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Experts reveal the best methods of success for online dating

Our generation has seen the birth of a completely new form of dating, one that is conducted largely from our fingertips. Certainly, we log onto apps such as Tinder and Bumble and accept or reject potential love interests on the basis of their Facebook photos and a 300 word bio, which is somehow supposed to sum up the person in question. Now, it goes without saying, but this is a completely different landscape from the dinner-and-a-movie type affair that the generation before us enjoyed.

But it is incredibly popular. I mean, do your friends even use social media if they haven't had a stab at using the popular dating app, Tinder? I don't think so, as Tinder has an estimated 50 million users worldwide. And as such, we go through social situations hearing tales about dating apps either leading to long fulfilling relationships, or you know, leaving people traumatised.

But the latter doesn't have to be your story. Experts have recently concluded that men have more success on dating apps if they create profiles that mirror the type of woman that they are trying to attract.

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While we've heard everyone wax lyrical about how important to include realistic images, and a comprehensive list of your interests and hobbies on your dating profile, researchers from the University of Michigan are the first to claim that it's more important to browse the profiles of the type of person that you want to attract before you start to put together your own bio.

The researchers specifically looked at how women perceived the text included in men's profiles, and whether it either helped or hindered their chances at securing a date.

They analysed three months' worth of anonymous data from dating applications, including the profiles of 410,000 active users from 10 different cities. Altogether, these users penned 25 million messages and rated other users' profiles an eye-watering 864 million times.

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Researchers discovered that not only did men account for 62 per cent of the messages seen on dating apps, but that they also initiated 86 per cent of the communication.

The study surmised that men were most successful when they honed in on the similarities they shared with the women that they wished to attract.

The lead author of the study, Danaja Maldeniya has asserted, "Our findings suggest that when males craft their profiles, they should attempt to highlight their perceived similarities with the females they are hoping to attract, while highlighting what they think makes them stand out from the competition". "Depending on the particular pair of users, these two factors may be at odds."

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"The results of our study offer insights that could be useful for improving the recommendations made by dating sites to their users.For example, at any given time, a dating site would know the set of males who are competing for the attention of a female.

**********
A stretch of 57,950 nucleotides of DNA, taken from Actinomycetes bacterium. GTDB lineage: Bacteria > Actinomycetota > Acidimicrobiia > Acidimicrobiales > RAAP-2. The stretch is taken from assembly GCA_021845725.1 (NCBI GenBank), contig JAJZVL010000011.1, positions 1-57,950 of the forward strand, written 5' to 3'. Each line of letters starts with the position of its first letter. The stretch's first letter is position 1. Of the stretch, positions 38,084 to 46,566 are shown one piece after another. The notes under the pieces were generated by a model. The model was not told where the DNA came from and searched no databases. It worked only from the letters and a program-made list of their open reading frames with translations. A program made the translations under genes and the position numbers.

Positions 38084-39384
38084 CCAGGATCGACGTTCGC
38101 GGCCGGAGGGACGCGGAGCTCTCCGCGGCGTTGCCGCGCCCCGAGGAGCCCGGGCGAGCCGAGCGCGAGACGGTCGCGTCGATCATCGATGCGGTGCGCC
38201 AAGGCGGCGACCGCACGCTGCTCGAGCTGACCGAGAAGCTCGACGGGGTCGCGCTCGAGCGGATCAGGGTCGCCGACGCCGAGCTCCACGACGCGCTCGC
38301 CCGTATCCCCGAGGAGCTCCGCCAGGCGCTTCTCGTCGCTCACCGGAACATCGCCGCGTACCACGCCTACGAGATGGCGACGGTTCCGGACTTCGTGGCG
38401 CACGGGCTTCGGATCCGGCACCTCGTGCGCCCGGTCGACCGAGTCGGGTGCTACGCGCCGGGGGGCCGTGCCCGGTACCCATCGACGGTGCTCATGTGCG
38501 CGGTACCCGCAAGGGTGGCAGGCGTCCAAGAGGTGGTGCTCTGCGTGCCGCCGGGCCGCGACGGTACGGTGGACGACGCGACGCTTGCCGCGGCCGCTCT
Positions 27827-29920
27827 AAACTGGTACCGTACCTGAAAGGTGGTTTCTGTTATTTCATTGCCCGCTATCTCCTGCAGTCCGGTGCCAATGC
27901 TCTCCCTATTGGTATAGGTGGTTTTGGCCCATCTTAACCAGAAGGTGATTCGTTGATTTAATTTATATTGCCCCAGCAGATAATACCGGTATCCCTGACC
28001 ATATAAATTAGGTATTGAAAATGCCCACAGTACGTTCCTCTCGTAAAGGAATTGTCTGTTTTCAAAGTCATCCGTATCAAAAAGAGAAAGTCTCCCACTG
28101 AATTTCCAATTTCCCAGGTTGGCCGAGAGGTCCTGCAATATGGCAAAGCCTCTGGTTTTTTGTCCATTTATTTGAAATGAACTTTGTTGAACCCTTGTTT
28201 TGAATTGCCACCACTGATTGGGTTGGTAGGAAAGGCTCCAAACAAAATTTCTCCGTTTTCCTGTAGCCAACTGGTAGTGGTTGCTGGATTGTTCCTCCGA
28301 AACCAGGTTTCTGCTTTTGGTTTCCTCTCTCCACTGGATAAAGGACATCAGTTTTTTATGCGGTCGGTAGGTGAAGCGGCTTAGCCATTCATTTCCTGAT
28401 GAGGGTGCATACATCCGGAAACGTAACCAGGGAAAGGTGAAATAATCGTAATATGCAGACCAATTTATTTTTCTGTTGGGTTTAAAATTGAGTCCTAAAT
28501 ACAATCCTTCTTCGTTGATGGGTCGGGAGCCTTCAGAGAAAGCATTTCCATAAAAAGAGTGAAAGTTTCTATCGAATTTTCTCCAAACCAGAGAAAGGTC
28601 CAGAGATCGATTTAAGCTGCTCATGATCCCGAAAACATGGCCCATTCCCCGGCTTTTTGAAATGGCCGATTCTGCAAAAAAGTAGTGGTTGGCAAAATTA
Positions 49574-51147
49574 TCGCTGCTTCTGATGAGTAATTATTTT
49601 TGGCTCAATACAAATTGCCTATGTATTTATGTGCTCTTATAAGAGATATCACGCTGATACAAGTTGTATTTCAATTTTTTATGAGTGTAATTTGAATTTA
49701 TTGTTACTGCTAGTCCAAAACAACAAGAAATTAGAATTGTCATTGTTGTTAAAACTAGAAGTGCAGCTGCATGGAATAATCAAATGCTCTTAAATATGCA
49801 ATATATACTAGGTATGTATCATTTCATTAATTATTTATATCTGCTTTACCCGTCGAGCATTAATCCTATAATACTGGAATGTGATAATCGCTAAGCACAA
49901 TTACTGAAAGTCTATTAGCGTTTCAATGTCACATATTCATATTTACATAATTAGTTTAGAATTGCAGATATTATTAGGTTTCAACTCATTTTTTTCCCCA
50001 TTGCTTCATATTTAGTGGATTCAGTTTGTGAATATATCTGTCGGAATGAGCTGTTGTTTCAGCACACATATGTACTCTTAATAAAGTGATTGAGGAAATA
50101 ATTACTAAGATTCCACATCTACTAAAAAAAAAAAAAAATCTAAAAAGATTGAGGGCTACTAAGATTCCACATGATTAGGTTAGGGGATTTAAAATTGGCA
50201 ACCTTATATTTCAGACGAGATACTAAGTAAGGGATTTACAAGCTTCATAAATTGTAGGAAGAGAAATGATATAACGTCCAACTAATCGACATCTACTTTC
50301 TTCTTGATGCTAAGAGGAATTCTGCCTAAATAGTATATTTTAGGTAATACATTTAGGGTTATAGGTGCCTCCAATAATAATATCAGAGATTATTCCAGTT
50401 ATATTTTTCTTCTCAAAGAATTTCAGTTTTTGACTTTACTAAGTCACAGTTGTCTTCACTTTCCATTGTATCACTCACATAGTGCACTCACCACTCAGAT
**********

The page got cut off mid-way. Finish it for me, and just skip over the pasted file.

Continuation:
Researchers discovered that not only did men account for 62 per cent of the messages seen on dating apps, but that they also initiated 86 per cent of the communication.

The study surmised that men were most successful when they honed in on the similarities they shared with the women that they wished to attract.

The lead author of the study, Danaja Maldeniya has asserted, "Our findings suggest that when males craft their profiles, they should attempt to highlight their perceived similarities with the females they are hoping to attract, while highlighting what they think makes them stand out from the competition". "Depending on the particular pair of users, these two factors may be at odds."

Researchers discovered that not only did men account for 62 per cent of the messages seen on dating apps, but that they also initiated 86 per cent of the communication.

The study surmised that men were most successful when they honed in on the similarities they shared with the women that they wished to attract.

The lead author of the study, Danaja Maldeniya has asserted, "Our findings suggest that when males craft their profiles, they should attempt to highlight their perceived similarities with the females they are hoping to attract, while highlighting what they think makes them stand out from the competition". "Depending on the particular pair of users, these two factors may be at odds."

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"The results of our study offer insights that could be useful for improving the recommendations made by dating sites to their users.For example, at any given time, a dating site would know the set of males who are competing for the attention of a female.

The site can then adjust recommendations so that the female is linked to a more diverse set of men who are different from her current suitors, but still similar to her, which our results suggest would lead to more successful matches."

Well, there you have it: it really does pay to do your research.